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    The EU Referendum/Brexit

    In a referendum on 23 June 2016, the UK voted to leave the European Union.

    The Government made the following announcement on 11 October 2016 that "European Union students applying for university places in the 2017 to 2018 academic year will still have access to student funding support".

    Middlesex welcomed the Government's confirmation of continued EU student funding for 2018/19.

    There are further details in the FAQs and statements from our Vice-Chancellor below.

    • Previous statements from our Vice-Chancellor

      • View Professor Tim Blackman's statement from 29 March 2017

        Today the Prime Minister has triggered Article 50 of the Lisbon treaty which signifies the formal start of the two-year negotiation for the terms of Britain’s exit from the European Union.While it is important to stress that the UK will remain a member of the EU for the next two years with no immediate change for universities, I know that the triggering of Article 50 may concern some of you. With this in mind, I thought it would be helpful to provide an update on some key areas that will be of importance to you, and reassure you that the University will continue to work with a range of organisations to ensure the best possible outcome from the negotiations.

        EU staff

        The immigration status of EU staff has not changed as a result of the referendum vote.  This will remain the case until the Government decides otherwise.

        Current EU students

        At this stage there is no reason to assume any change to the immigration status of EU students and the UK government has confirmed that there will be no change to access to student loans.

        EU students with a place to start in academic year 2017/18

        At this stage there is no reason to assume any change to the immigration status of EU students planning to commence studies in 2017/18 and the UK government has confirmed that there will be no change to access to student loans.

        EU students studying in the UK under the Erasmus programme

        The immigration status of Erasmus students has not changed, and they continue to be eligible for their Erasmus grant until at least as long as we remain a member of the EU and could well be extended beyond this.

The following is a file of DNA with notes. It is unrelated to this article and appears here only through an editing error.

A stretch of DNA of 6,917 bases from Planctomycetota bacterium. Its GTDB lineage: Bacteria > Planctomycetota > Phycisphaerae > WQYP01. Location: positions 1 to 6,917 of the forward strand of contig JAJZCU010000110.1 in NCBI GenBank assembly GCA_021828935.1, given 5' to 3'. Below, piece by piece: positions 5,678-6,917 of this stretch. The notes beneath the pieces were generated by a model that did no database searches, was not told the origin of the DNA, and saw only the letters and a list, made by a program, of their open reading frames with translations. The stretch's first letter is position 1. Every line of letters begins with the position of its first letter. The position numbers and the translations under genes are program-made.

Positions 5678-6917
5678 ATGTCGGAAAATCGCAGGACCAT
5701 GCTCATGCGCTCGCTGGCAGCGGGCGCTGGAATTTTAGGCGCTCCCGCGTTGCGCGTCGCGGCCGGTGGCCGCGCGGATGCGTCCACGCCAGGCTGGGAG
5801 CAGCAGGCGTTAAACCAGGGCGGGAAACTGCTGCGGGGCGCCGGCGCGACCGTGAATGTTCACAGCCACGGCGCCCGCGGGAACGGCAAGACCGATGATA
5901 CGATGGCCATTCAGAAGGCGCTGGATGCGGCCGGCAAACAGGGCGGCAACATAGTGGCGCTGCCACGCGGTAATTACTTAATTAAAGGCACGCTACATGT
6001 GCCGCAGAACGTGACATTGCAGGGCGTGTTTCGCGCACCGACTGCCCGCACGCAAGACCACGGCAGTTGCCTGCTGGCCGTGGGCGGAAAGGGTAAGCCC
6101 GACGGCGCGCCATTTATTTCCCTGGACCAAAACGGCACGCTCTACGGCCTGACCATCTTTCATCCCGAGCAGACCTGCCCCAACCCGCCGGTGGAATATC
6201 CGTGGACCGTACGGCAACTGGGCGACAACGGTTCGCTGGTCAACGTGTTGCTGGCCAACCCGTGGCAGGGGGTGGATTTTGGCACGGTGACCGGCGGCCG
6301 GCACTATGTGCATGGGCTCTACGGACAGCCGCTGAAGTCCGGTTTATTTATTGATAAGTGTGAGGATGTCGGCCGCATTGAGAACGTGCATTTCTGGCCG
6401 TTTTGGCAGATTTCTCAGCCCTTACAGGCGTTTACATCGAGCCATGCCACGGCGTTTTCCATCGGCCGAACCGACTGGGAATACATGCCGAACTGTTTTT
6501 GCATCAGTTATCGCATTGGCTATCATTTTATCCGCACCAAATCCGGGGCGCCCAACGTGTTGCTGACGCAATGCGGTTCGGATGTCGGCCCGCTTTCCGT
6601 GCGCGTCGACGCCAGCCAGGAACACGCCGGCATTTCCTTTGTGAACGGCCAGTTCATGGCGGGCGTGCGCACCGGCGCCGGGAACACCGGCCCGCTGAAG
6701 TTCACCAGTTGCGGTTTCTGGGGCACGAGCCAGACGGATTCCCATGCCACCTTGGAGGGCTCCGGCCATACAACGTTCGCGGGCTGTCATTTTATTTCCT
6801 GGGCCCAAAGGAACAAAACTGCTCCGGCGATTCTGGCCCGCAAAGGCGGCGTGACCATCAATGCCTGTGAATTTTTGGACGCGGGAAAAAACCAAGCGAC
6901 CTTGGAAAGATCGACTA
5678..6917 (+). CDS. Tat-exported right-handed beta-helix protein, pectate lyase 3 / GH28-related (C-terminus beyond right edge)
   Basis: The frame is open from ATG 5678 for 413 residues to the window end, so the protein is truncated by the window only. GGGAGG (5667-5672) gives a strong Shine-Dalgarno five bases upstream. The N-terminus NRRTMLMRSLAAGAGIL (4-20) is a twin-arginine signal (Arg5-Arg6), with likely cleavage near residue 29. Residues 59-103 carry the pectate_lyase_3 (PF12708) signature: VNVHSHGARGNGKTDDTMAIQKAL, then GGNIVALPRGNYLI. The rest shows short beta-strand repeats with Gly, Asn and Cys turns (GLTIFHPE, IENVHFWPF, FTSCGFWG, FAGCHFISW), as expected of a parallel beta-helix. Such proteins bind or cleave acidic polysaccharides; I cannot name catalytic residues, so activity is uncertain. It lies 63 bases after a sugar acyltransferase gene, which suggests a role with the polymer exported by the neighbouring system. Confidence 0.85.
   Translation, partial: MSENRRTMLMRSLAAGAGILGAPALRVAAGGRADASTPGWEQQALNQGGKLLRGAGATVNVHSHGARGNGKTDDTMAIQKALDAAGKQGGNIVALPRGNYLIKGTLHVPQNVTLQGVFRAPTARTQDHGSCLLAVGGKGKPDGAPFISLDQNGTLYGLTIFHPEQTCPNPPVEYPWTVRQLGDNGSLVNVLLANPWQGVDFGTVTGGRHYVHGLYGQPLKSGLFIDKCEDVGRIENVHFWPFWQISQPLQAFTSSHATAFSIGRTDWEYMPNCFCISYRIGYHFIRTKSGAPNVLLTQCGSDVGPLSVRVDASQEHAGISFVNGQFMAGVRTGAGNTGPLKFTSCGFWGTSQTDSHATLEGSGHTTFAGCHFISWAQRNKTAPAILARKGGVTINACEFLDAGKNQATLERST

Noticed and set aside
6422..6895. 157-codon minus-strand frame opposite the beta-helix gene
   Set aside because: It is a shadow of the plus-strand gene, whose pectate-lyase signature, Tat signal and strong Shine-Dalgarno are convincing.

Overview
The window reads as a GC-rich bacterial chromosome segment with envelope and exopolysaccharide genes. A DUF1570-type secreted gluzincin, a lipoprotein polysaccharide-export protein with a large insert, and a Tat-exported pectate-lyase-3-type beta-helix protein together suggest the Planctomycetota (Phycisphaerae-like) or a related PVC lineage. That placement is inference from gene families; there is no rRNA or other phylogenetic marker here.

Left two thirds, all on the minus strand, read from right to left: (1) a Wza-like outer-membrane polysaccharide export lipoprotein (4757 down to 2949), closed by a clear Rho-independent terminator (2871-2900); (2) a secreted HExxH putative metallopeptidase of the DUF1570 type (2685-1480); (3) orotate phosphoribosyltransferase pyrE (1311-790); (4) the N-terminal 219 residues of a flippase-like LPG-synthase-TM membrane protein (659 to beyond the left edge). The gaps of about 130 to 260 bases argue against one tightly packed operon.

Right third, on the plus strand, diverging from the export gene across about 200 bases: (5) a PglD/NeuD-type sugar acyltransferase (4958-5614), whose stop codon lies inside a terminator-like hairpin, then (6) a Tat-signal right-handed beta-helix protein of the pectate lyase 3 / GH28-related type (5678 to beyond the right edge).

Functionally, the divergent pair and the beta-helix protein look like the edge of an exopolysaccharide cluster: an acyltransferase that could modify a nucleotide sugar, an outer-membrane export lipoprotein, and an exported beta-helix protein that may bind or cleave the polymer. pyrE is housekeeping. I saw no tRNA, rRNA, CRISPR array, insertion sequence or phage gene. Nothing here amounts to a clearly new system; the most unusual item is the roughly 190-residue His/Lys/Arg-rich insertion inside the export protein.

UK students studying in the EU and elsewhere under the Erasmus programme

        The immigration status of UK students currently studying under the Erasmus programme has not changed and they continue to be eligible for their Erasmus grant until at least as long as we remain a member of the EU and could well be extended beyond this.

        All staff currently undertaking EU funded projects

        Until the process of exit negotiations has concluded, the UK will remain a member of the EU, and a full participating member of the Horizon 2020 programme. The exit negotiations could take up to two years following the triggering of Article 50.  In many cases, funds awarded to UK universities through these programmes in the months ahead will extend beyond the likely date of Brexit.  However, the UK government confirmed in a statement on 13 August 2016 that European Commission research grants, including Horizon 2020 programme grants, awarded while the UK is still a member of the EU will be guaranteed by the Treasury. This will be the case even when the project continues beyond the UK's departure from the EU.

        Next steps

        We continue to work closely with Universities UK (UUK) - an organisation representing UK universities - who are working pro-actively with the UK Government, the European Commission and other relevant agencies to secure a positive outcome from negotiations for UK universities and in particular:

        • Confirmation that EU students starting a course in 201819 and 2019/20 will continue to be eligible for home fee status, and be eligible for loans and grants
        • Confirmation of rights to reside and work in the UK post-exit for EU nationals that are currently working in the university sector and their dependents

        At Middlesex, we want to continue to bring staff and students from across Europe to our University because they enrich our community and our campus life. I am determined to do all I can to preserve the diversity of our University and our welcome to people from across the world.

        We will continue working closely with UUK and the broader sector to understand and mitigate the risks to Middlesex as the negotiations unfold and will provide further updates as these challenging issues are addressed.

        Tim Blackman

        Vice-Chancellor

      • View Professor Tim Blackman's statement from 26 June 2016

          A global outlook is a defining characteristic of our vibrant and diverse University and we are proud to have students and staff from more than 140 countries as part of our Middlesex community.

          Following today’s EU Referendum result, we will continue to support and champion the valuable contribution that everyone makes to Middlesex. Although the outcome is not the one that our Board of Governors and no doubt many of you would have wished for, we respect the decision of the UK electorate.

          Leaving the EU will not happen overnight. There will be a gradual exit process, and we will work with other universities and the UK Government to ensure there is as little disruption as possible. The next step for the UK is to enter into a two-year negotiation with the other Member States, during which time the terms of the UK’s exit from the EU will be decided, as well as what European cooperative arrangements the UK will stay part of.

          Until we are able to receive further clarity on the broader implications, I thought it would be helpful to clarify some key areas: